Bruce Cockburn – BONE ON BONE

bruce cockburn x

Bruce Cockburn
BONE ON BONE
True North Records

Legendary Canadian Songwriter Ups the Ante Again.

Bruce Cockburn? This is his 33rd album since 1970, yet his first in 7 years and a multi-Multi-Award winner but could probably walk unnoticed down most streets in his home country of Canada. That said his fans around the world do pore over his every release like Dylanaholics.
Even though I own three previous releases, strangely this is the first album of his that I’ve ever reviewed.
The passionately poetic States I’m In opens the album and sets the tone for what is to follow quite perfectly. Cockburn’s voice sounds slightly weary but with fire around the edges as the band create a claustrophobic atmosphere that will make your chest tighten.
While it shouldn’t be a surprise Cockburn follows this with a real punchy Folk song, Stab at Matter which features, and not for the time here, some sublime guitar and slide playing.
As a Master Craftsman Cockburn appreciates and studies other wordsmiths in his spare time, which has spawned 3 Al Purdys a re-imagining of ‘a homeless man ranting and reciting the acclaimed Canadian Poet’s works on the streets.’
‘Stunning’ and ‘brilliant’ spring to mind when I heard it the first time, and I still feel the same way about the song now.
Another couple of songs that instantly caught my attention were Jesus Train; a non-preachy song about the singer’s love of Jesus alongside Twelve Gates To The City which has a Southern Baptist feel to it; both coming from Cockburn’s Spiritual Beliefs.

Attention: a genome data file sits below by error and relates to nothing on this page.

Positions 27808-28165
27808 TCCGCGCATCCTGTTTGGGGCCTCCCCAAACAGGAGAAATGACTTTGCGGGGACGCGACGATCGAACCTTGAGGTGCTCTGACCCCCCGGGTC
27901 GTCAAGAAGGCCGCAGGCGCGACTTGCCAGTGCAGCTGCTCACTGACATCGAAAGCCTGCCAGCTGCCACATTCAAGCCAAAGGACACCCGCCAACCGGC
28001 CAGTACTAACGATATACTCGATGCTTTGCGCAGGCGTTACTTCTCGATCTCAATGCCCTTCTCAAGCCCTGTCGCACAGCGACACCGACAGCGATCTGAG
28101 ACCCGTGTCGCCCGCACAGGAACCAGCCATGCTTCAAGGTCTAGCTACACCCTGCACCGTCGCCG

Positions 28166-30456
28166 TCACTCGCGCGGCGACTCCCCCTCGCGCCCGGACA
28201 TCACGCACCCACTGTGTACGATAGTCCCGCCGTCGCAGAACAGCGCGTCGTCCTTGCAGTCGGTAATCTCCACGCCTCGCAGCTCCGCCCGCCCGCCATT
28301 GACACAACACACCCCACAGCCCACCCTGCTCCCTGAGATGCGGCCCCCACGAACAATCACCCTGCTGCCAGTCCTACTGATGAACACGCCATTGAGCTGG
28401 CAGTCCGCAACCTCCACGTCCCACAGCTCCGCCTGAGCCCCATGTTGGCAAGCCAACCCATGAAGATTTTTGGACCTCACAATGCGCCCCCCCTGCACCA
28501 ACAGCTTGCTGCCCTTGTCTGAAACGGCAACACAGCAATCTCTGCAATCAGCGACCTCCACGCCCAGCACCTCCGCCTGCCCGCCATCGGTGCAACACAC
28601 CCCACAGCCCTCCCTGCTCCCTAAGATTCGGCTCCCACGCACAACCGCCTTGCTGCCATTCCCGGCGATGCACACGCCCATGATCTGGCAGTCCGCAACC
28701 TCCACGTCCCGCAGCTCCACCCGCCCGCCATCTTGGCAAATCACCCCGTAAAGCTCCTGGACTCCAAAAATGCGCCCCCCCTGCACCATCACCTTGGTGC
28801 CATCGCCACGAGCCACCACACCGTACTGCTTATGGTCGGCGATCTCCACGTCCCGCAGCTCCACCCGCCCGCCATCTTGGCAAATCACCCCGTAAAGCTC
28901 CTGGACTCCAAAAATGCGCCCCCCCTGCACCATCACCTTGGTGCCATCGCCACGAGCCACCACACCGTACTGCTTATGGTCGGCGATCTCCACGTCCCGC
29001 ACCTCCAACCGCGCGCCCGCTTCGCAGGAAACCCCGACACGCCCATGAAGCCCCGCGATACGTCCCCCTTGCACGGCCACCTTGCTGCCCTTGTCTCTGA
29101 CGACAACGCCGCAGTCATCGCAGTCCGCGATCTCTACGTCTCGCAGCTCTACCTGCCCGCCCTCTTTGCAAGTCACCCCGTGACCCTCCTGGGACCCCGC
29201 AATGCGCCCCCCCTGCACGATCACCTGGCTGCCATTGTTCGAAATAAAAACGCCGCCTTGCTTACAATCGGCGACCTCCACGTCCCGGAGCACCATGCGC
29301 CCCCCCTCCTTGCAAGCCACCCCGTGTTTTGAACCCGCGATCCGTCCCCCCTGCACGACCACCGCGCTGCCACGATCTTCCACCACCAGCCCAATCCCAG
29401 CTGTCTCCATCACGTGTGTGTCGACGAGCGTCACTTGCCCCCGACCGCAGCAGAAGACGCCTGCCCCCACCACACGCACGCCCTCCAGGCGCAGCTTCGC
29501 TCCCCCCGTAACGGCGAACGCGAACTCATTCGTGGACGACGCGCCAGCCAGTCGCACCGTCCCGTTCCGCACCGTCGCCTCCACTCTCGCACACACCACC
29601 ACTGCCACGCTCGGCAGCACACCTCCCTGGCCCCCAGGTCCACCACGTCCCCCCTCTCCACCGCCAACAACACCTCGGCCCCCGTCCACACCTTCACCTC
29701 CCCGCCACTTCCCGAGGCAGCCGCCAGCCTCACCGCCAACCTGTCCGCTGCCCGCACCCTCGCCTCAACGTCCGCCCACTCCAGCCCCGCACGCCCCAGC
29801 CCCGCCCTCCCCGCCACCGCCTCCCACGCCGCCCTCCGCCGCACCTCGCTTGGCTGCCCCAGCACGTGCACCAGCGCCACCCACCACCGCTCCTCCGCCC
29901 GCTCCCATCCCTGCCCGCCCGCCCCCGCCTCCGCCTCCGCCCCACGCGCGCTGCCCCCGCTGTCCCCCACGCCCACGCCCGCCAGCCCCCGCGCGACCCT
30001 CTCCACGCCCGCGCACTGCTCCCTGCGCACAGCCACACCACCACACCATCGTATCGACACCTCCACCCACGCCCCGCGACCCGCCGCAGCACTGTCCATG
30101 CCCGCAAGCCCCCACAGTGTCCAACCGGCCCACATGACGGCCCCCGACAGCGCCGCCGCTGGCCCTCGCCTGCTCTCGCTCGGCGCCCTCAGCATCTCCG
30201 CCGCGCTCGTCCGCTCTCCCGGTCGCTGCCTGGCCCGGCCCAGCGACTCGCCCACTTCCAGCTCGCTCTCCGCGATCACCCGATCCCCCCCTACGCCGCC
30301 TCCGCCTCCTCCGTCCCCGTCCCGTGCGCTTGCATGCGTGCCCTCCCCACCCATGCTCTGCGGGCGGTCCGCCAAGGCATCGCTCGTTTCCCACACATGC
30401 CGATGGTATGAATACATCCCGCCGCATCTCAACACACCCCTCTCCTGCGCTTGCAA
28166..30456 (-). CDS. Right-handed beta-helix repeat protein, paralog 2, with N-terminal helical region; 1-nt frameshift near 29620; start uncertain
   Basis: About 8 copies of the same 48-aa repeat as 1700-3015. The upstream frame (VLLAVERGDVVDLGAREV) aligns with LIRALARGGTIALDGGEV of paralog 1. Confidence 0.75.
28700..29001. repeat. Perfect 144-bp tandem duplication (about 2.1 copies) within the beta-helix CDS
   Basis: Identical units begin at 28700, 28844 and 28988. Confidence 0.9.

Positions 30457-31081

I’d forgotten what an expressive voice Bruce Cockburn has; and his skilled storytelling combine perfectly on the two songs that vie for the title of ‘Favourite Track’. Cafe Society has a sort of smoky Parisian swing to it, and appeals as Cockburn very subtly hits the nail on the head of the minutiae in a world I inhabit myself; gossiping, bitching, politicking and generally putting the world to rights over a Cappuccino or Americano or two for hours on end.
The other, a traditional slice of beautiful Canadiacana; Forty Years in the Wilderness is probably a self-portrait of the artist himself; but felt like a punch on the nose as he could have been talking about me too; and I feel plenty of other listeners will feel exactly the same way about this clever and literate song.
After all of these years Bruce Cockburn doesn’t deserve the likes of me making comparisons; but his other albums are filed alongside David Olney, John Martyn and Bap Kennedy in my collection.

Released September 15th 2017

http://brucecockburn.com/

 

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